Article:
Surgeons claim to repair fully severed spinal cords in animals

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Surgeons from Italy and China claimed that two studies published Wednesday add evidence to their ability to treat irreversible spinal-cord injuries that will someday lead to the world's first human head transplant, according to USA Today.
Sergio Canavero and Ren Xiaoping said new work they published in the journal Surgical Neurology International showed that monkeys and dogs were able to walk again after having their spinal cords "fully transected" during surgery and then put back together.

The experimental procedures were conducted at Harbin Medical University in China and were supported by video evidence.
The procedure involves applying a polyethylene glycol substance, or PEG, "to mend" severed or injured spinal cords.
Further research is needed on PEG in order to establish if it is ultimately able to help patients with spinal cord injuries and paralysis.
Canavero and Ren have said previously that they want to use the technique with PEG as a basis for human head transplants.

According to USA Today, most medical experts say attempting the procedure in humans would be a long shot.

RUNDOWN SHOWS:
1. Dog and monkey spine procedures could lead to head transplants
2. Dogs and monkeys were able to walk again after procedure
3. Surgeons performing procedure on dog
4. More research needs to be done on PEG to see if it can help with spine injuries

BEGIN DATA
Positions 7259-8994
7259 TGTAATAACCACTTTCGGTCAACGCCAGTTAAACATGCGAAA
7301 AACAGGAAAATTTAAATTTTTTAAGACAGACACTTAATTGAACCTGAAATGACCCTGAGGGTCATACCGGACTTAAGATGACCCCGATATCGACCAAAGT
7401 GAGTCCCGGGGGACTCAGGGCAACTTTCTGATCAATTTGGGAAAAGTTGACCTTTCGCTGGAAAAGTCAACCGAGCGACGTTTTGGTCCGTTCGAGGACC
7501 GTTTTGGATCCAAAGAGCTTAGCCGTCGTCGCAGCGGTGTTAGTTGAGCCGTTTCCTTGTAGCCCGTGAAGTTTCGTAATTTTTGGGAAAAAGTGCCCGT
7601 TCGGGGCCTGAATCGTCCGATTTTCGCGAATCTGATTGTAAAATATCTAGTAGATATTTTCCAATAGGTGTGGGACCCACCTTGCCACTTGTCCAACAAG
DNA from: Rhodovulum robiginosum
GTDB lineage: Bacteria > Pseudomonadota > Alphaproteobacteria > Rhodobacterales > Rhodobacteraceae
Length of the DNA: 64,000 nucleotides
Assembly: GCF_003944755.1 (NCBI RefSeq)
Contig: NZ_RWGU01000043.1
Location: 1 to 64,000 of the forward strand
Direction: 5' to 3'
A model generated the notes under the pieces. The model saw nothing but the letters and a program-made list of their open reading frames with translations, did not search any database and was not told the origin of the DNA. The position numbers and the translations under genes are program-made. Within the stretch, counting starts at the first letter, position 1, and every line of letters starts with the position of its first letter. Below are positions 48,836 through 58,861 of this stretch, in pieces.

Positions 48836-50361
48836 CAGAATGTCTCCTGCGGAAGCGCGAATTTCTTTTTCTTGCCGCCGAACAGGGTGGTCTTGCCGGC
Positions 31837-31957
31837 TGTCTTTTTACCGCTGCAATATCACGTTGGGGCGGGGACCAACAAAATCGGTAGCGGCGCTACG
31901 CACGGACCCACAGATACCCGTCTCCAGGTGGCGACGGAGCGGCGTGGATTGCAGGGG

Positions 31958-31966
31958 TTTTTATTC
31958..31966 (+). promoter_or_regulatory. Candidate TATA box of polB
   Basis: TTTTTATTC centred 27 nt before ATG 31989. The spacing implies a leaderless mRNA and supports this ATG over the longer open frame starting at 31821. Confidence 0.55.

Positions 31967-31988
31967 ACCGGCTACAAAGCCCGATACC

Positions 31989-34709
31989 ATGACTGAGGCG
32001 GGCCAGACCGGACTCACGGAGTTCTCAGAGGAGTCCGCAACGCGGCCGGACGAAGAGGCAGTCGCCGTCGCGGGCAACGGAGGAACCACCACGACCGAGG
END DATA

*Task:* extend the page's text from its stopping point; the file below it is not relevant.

VOICEOVER (in English):
"According to USA Today, surgeons from Italy and China claimed that two studies published Wednesday add evidence to their ability to treat irreversible spinal-cord injuries that will someday lead to the world's first human head transplant."
"Sergio Canavero and Ren Xiaoping said new work they published in the journal Surgical Neurology International showed that monkeys and dogs were able to walk again after having their spinal cords 'fully transected' during surgery and then put back together."

"The experimental procedures were conducted at Harbin Medical University in China and were supported by video evidence."
"The procedure involves applying a polyethylene glycol substance, or PEG, 'to mend' severed or injured spinal cords."
"Further research is needed on PEG in order to establish if it is ultimately able to help patients with spinal cord injuries and paralysis."
SOURCES: USA Today
https://www.usatoday.com/story/news/world/2019/03/27/italian-chinese-surgeons-cite-spinal-cord-repair-head-transplant-canavero-xiaoping/3287179002/